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financial inclusion

Households’ use of long-term finance

Claudia Ruiz's picture

This post is part of a series highlighting the key findings of the Global Financial Development Report 2015 | 2016: Long-Term Finance. You can view the entire series at gfdr2015.

The second part of Chapter 2 of the 2015 Global Financial Development Report examines the use of long-term finance by households. The section first discusses the main reasons that households use long-term finance products, while highlighting the risks inherent to their use. Making use of recent data initiatives, it then shows how usage of long-term finance varies substantially both across and within countries, and then outlines a set of policy recommendations that can help develop and promote long-term finance markets.

Why would households use long-term finance? And what are the risks they can incur?

Long-term finance offers households various tools to achieve their changing objectives throughout their life-cycle. Products such as pensions, insurance, or annuities can help households prepare for retirement, smooth their life cycle income, and insure against various life cycle risks. Student loans or mortgages can make lumpy but potentially high-yield investments affordable to households. Long-term savings instruments can allow households to accumulate and reap term premiums.

Weekly wire: The global forum

Roxanne Bauer's picture

World of NewsThese are some of the views and reports relevant to our readers that caught our attention this week.

What Future For Emerging Markets?
Foreign Policy
Long before the current market debacle, I was confronted with a fundamental question about emerging markets. As I was finishing off my course at the Yale School of Management on “The Future of Global Finance” this past May, a student came up to me. “You have gone to great lengths to emphasize the role of emerging markets in a changing monetary system, “ he said, “ but everything I have been reading says that the era of the Brazils, the Indias, the Turkeys, the Indonesias as up-and-comers is history. Even China seems to have lost its luster. Have you been looking backwards and not forward?”

How Africa can benefit from the data revolution
The Guardian
The UN has estimated that across the world more people have access to mobile phones than to toilets. It is of course distressing to imagine what this means for many people’s exposure to disease and access to clean water, but the choice of mobile phone for the comparative statistic actually offers a great deal of hope. The mobile phone is part of a phenomenon where a new infrastructure is emerging, one that could bring the economic changes that enable those toilets to be built.  Our modern infrastructure is based on information. Since the 1950s, investment in data storage and distribution by companies and countries has been massive. Historically, data was centralised a single database. Perhaps one for representing the health of a nation, and another database for monitoring social security. However, the advent of the internet is showing that many of our existing data systems are no longer fit for purpose.

Financial inclusion in Asia – time for disruption?

Nataliya Mylenko's picture

More than half of the world’s population lives in Asia and its robust growth is supporting the world economy.  After weathering well the 2008 crisis Asia is now in the spotlight with currencies depreciating and capital markets in retreat.  One widely voiced concern is rapid expansion of credit in the past decade fueled by abundant liquidity.  Globally, and in Asia, regulatory response to the 2008 crisis has been to strengthen financial regulation and de-risk financial intermediation.  Yet the reality of credit markets in most Asian economies is quite different from that in high income economies.  While domestic credit by financial sector represented on average over 100% of GDP for high income OECD countries, emerging Asia’s average in 2014 stood at 60%. The differences across countries are substantial in this diverse region, but in two thirds of Asian economies domestic credit is less than 60% of GDP.  The reality for most economies in Asia is that of limited and often inefficient financial markets which do not serve fully their growth needs. Low level of financial inclusion is a major contributing factor and a major challenge.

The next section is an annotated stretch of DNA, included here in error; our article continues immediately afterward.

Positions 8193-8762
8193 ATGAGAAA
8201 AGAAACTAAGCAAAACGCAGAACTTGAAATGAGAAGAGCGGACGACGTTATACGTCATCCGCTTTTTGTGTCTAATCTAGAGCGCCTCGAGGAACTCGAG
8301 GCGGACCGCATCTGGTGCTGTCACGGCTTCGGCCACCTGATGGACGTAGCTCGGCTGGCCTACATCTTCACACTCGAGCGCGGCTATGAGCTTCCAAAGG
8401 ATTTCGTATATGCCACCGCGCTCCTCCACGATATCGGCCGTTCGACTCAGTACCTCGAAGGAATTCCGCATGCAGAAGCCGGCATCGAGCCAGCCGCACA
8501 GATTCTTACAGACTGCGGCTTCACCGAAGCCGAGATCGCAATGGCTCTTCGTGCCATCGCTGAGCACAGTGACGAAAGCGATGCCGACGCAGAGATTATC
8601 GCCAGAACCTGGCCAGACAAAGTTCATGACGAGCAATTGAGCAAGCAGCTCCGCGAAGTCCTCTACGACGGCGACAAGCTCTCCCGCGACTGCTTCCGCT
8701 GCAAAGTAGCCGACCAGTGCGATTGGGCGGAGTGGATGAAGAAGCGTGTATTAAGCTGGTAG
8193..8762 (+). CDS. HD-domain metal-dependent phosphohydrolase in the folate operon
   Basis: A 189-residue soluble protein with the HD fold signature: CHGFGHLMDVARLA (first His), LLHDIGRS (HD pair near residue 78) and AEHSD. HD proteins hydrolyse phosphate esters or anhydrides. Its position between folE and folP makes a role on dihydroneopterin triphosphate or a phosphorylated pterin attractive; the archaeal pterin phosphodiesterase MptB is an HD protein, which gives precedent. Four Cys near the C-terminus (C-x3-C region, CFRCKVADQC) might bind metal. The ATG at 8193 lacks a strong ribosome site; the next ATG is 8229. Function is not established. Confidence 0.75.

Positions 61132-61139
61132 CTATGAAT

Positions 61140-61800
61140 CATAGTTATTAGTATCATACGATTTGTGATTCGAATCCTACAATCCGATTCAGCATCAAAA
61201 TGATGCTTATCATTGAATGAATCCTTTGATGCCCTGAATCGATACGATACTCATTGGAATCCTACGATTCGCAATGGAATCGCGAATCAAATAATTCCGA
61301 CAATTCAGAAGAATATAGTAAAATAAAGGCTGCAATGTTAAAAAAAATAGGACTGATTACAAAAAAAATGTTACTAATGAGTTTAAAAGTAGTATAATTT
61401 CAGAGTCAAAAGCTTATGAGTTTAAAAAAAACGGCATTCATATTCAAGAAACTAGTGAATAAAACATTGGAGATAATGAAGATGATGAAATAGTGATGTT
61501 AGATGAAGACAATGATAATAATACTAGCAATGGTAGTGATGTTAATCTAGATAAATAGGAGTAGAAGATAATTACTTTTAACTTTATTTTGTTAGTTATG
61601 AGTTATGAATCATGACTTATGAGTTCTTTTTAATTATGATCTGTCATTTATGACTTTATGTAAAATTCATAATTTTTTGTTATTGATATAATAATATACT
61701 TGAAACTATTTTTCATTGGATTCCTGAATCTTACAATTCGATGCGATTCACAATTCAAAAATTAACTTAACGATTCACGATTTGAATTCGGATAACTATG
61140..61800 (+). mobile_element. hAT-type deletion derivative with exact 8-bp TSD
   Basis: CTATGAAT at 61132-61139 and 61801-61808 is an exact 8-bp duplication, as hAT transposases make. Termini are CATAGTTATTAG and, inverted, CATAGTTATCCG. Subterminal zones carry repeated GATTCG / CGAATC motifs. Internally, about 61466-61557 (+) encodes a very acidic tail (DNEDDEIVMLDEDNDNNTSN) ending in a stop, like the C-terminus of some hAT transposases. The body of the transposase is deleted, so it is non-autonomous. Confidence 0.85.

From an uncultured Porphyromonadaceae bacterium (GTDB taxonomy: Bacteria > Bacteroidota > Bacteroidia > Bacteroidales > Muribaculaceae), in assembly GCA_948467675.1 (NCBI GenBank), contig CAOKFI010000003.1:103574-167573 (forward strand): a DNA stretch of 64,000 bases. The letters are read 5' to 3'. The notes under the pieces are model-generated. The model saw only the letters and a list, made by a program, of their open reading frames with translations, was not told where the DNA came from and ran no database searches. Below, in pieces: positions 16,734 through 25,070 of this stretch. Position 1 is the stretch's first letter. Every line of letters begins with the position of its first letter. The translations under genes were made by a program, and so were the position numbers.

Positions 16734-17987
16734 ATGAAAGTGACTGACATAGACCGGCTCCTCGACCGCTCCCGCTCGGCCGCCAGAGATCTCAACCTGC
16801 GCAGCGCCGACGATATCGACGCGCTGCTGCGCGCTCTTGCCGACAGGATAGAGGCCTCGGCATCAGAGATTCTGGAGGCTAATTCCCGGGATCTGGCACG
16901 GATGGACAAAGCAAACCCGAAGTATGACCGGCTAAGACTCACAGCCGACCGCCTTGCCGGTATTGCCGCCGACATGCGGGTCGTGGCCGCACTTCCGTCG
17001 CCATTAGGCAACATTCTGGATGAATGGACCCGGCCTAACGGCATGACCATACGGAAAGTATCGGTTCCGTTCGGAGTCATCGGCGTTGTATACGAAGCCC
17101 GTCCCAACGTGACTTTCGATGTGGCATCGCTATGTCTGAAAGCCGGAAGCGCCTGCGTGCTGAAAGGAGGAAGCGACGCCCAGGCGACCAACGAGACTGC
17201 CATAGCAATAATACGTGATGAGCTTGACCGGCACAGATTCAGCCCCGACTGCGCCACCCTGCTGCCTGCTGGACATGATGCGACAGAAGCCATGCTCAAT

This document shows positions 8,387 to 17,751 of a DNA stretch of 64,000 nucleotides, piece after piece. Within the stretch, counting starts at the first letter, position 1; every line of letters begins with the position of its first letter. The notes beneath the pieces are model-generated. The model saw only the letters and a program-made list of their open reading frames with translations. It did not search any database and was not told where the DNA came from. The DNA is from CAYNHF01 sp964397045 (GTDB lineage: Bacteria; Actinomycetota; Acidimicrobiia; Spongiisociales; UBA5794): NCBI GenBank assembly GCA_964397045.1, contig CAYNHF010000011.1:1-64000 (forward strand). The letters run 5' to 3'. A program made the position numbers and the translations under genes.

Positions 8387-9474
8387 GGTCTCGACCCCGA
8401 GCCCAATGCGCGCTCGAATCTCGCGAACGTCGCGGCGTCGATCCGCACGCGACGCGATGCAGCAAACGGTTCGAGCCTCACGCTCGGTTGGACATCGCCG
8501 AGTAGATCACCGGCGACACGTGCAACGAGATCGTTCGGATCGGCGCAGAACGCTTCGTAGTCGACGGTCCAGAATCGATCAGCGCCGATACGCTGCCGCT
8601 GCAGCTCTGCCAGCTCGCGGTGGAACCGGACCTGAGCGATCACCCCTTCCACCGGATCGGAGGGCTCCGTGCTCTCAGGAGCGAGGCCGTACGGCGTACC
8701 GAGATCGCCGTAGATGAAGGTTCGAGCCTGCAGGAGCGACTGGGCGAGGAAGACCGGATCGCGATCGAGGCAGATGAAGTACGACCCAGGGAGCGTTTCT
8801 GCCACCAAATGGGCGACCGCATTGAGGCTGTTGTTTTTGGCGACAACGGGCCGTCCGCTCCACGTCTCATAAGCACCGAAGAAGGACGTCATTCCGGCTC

Unleashing the power of women entrepreneurs around the world: The smartest investment to unlock global growth

Jin-Yong Cai's picture
Jacqueline Mavinga, entrepreneur, Democratic Republic of Congo.  © John McNally/World Bank Group

​Since childhood, Gircilene Gilca de Castro dreamed of owning her own business, but struggled to get it off the ground. Her fledgling food service company in Brazil had only two employees and one client when she realized she needed deeper knowledge about what it takes to grow a business. To take her business to that next level, she found the right education and mentoring opportunities and accessed new business and management tools.

New tools to accommodate old financial habits: key for digital financial services usage

Ignacio Mas's picture

When it comes to understanding the needs and behaviors of low-income people, the financial inclusion literature is full of contradictions. Experts celebrate poor people for their complex, active financial lives, but then seek to educate them financially.  Researchers document how resilient and purposeful their informal practices are, but then investigate ways to protect them against their own financial habits. Giving the poor a wide range of financial choices is an admirable goal, but do we really need to “nudge” them to change behaviors, as if the choice had already been made for them?

Building financial capability in Rwanda

Douglas Randall's picture

Rwanda’s level of financial inclusion is fast increasing, propelled forward by ambitious targets and innovative policy and regulatory approaches. The 2008 and 2012 FinScope surveys showed that financial inclusion had doubled from 21 to 42 percent and the 2015 iteration is expected to show continued progress. But with such a large and rapid movement of adults into the formal financial sector, ensuring that the ‘newly banked’ are able to effectively and responsibly select and use financial products is critical.